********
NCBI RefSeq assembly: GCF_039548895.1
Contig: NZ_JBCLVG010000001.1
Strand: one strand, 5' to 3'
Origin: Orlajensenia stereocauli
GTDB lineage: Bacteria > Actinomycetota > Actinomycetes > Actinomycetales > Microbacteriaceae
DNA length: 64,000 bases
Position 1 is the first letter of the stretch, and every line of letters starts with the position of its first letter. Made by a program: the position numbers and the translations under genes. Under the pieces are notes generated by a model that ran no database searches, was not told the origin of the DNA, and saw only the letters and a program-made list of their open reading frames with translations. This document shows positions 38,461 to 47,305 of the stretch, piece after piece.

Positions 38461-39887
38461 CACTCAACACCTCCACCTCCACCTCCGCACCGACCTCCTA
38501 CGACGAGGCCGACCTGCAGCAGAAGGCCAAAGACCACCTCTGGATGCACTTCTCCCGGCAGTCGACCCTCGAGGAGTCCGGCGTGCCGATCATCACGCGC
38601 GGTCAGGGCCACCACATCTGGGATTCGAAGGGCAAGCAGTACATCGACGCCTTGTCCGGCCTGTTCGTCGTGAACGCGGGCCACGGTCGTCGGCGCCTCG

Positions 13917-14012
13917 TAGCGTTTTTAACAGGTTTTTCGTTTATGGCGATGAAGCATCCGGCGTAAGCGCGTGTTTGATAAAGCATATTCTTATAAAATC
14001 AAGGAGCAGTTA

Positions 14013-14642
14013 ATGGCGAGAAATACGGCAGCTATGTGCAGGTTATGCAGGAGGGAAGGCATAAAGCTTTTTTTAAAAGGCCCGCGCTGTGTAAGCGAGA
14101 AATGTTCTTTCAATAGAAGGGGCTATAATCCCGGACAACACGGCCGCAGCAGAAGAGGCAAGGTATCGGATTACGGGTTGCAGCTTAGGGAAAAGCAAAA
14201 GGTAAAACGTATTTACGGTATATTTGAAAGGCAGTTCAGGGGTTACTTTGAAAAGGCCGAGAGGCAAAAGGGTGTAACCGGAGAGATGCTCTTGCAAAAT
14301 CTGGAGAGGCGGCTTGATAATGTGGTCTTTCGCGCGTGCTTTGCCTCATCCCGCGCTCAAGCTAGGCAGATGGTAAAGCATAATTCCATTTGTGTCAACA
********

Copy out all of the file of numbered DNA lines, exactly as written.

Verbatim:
NCBI RefSeq assembly: GCF_039548895.1
Contig: NZ_JBCLVG010000001.1
Strand: one strand, 5' to 3'
Origin: Orlajensenia stereocauli
GTDB lineage: Bacteria > Actinomycetota > Actinomycetes > Actinomycetales > Microbacteriaceae
DNA length: 64,000 bases
Position 1 is the first letter of the stretch, and every line of letters starts with the position of its first letter. Made by a program: the position numbers and the translations under genes. Under the pieces are notes generated by a model that ran no database searches, was not told the origin of the DNA, and saw only the letters and a program-made list of their open reading frames with translations. This document shows positions 38,461 to 47,305 of the stretch, piece after piece.

Positions 38461-39887
38461 CACTCAACACCTCCACCTCCACCTCCGCACCGACCTCCTA
38501 CGACGAGGCCGACCTGCAGCAGAAGGCCAAAGACCACCTCTGGATGCACTTCTCCCGGCAGTCGACCCTCGAGGAGTCCGGCGTGCCGATCATCACGCGC
38601 GGTCAGGGCCACCACATCTGGGATTCGAAGGGCAAGCAGTACATCGACGCCTTGTCCGGCCTGTTCGTCGTGAACGCGGGCCACGGTCGTCGGCGCCTCG

Positions 13917-14012
13917 TAGCGTTTTTAACAGGTTTTTCGTTTATGGCGATGAAGCATCCGGCGTAAGCGCGTGTTTGATAAAGCATATTCTTATAAAATC
14001 AAGGAGCAGTTA

Positions 14013-14642
14013 ATGGCGAGAAATACGGCAGCTATGTGCAGGTTATGCAGGAGGGAAGGCATAAAGCTTTTTTTAAAAGGCCCGCGCTGTGTAAGCGAGA
14101 AATGTTCTTTCAATAGAAGGGGCTATAATCCCGGACAACACGGCCGCAGCAGAAGAGGCAAGGTATCGGATTACGGGTTGCAGCTTAGGGAAAAGCAAAA
14201 GGTAAAACGTATTTACGGTATATTTGAAAGGCAGTTCAGGGGTTACTTTGAAAAGGCCGAGAGGCAAAAGGGTGTAACCGGAGAGATGCTCTTGCAAAAT
14301 CTGGAGAGGCGGCTTGATAATGTGGTCTTTCGCGCGTGCTTTGCCTCATCCCGCGCTCAAGCTAGGCAGATGGTAAAGCATAATTCCATTTGTGTCAACA